“it (IFS and Bristol University) found that young women with the least education stopped using contraception after the benefits were pushed up because they were trying to get pregnant”

    I worked, and I saved and I waited until I felt I could afford children before I got pregnant. Of course children are not only for the rich and should not only be for the rich but to call 450,000 extra children born to poor women with the lowest education an investment is to stretch the meaning of the word investment. Like his debt, like his destroyed economy, this is another of Gordon Browns time bombs.

    Those children are at most 10 years old right now. Wait until those children, many of whom were not brought into this world through love, but as an income stream, grow a few years older. In my child’s nursery, I see huge differences in the behaviour of children. Those who are wanted and loved and those who are here but neglected. The second category is very often a result of Gordon Browns investment.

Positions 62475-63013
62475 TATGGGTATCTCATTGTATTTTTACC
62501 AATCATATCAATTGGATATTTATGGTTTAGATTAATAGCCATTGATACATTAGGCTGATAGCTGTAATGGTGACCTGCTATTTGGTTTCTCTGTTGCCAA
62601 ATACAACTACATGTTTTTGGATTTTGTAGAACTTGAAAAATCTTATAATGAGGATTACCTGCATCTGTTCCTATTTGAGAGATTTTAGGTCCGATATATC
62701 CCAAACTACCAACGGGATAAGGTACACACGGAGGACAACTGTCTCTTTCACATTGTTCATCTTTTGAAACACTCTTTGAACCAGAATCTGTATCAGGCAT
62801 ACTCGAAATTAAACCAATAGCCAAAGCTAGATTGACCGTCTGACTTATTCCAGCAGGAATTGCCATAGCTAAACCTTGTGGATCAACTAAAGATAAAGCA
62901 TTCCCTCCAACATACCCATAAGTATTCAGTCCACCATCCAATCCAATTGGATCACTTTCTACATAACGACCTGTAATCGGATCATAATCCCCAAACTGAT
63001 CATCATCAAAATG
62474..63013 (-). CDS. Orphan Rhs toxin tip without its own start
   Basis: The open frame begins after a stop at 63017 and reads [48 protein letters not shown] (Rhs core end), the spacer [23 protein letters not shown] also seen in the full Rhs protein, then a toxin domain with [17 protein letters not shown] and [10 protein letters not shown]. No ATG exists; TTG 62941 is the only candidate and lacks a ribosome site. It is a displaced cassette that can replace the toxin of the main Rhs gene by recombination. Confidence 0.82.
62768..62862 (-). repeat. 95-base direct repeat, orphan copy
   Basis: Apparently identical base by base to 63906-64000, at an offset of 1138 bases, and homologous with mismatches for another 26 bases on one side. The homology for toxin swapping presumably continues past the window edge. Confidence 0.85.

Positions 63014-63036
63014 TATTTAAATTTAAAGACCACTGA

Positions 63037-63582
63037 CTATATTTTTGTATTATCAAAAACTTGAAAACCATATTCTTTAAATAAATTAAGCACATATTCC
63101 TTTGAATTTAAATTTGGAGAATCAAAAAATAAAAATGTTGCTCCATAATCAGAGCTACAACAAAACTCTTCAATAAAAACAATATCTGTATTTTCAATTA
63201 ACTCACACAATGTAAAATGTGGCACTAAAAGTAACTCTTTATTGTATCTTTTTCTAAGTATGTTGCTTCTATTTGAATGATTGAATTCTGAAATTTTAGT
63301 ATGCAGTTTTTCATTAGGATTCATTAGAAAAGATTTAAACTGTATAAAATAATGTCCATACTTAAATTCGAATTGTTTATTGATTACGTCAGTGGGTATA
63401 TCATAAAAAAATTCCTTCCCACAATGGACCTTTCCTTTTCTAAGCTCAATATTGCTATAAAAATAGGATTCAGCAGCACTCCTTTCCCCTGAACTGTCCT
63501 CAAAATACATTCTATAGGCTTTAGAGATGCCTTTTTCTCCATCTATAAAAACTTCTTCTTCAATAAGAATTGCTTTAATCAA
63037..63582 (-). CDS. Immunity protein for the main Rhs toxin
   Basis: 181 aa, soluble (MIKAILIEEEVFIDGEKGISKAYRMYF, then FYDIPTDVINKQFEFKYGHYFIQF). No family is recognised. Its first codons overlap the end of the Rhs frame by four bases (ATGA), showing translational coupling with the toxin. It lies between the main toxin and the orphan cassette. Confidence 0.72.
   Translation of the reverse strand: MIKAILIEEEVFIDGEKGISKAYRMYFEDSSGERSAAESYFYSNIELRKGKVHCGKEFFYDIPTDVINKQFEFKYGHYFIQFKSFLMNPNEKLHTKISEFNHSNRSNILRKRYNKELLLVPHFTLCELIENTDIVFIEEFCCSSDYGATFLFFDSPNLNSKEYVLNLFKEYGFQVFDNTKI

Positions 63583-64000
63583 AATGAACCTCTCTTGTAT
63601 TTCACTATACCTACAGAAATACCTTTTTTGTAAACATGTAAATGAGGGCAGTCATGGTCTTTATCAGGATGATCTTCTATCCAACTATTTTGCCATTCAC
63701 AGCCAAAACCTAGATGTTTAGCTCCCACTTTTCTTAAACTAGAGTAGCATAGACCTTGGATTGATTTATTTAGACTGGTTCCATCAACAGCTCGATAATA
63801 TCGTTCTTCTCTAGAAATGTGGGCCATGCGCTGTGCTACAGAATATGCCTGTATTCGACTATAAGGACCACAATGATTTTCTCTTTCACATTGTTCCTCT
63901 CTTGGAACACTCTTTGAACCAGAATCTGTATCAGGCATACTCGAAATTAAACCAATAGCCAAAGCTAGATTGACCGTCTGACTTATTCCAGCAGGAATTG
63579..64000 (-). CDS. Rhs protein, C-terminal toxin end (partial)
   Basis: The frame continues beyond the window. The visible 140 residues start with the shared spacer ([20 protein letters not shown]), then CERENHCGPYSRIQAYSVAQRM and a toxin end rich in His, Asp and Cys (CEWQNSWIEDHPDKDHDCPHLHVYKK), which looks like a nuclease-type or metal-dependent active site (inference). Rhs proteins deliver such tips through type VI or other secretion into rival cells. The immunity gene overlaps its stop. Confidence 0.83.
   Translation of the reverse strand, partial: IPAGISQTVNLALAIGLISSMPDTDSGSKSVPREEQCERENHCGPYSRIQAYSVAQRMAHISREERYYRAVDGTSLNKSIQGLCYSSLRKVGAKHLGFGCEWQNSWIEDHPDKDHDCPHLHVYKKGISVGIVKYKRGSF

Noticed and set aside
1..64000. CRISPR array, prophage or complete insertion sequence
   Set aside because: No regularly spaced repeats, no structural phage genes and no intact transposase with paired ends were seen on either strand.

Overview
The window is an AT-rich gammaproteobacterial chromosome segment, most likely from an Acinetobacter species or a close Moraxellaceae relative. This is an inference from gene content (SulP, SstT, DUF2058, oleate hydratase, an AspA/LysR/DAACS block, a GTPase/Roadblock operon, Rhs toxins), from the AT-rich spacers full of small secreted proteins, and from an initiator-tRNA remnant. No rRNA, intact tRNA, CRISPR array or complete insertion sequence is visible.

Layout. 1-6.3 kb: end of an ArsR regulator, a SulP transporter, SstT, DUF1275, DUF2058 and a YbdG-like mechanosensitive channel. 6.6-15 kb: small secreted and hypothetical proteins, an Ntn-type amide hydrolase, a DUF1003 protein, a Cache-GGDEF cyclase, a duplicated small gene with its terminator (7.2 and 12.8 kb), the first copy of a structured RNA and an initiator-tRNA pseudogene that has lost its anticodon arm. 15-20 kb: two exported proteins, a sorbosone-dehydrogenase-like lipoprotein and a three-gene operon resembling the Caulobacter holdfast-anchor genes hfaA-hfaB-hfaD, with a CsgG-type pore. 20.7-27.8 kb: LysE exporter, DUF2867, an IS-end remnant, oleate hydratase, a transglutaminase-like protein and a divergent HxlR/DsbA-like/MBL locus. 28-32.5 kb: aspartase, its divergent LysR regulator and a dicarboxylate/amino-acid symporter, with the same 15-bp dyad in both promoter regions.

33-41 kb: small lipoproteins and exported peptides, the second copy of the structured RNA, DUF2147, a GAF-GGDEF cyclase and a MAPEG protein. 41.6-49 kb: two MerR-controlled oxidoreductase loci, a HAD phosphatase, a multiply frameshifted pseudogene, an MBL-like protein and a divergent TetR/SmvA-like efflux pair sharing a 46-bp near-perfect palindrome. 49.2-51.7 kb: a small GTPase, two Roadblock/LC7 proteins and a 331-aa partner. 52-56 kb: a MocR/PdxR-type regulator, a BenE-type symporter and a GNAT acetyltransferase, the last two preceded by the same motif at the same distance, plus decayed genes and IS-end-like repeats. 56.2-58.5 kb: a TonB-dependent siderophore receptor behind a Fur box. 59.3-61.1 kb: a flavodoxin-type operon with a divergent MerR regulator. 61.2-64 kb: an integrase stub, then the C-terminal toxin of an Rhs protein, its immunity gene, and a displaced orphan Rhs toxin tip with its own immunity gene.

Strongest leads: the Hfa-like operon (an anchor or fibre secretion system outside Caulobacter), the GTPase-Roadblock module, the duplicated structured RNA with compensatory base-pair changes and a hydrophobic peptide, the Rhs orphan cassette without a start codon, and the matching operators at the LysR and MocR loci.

2. CharlieMcMenamin said, on June 10, 2009 at 4:36 pm

    Very rousing. I hope you’re right.

    But even someone as resolutely anti-Tory as myself can see that the question might rather be what sort of austerity are you prepared to put up with for what sort of growth.

    The banks remain key: whether we are going to have to continue to support them financially, or whether we rush to sell them back into the private sector (which I think would be wrong without breaking them up into smaller units and introducing regulation along Glass Seagall lines etc) they need some statutory encouragement to actually >i>invest in your proposed industrial restructuring. (This is why I think we should retain a national stake in them by the way- to make them invest in the sort of plans you outline). in any event, such a programme of industrial retooling is,in the short to medium term at least, likely to be less profitable than the status quo ante which brought the entire global economy so very close to collapse.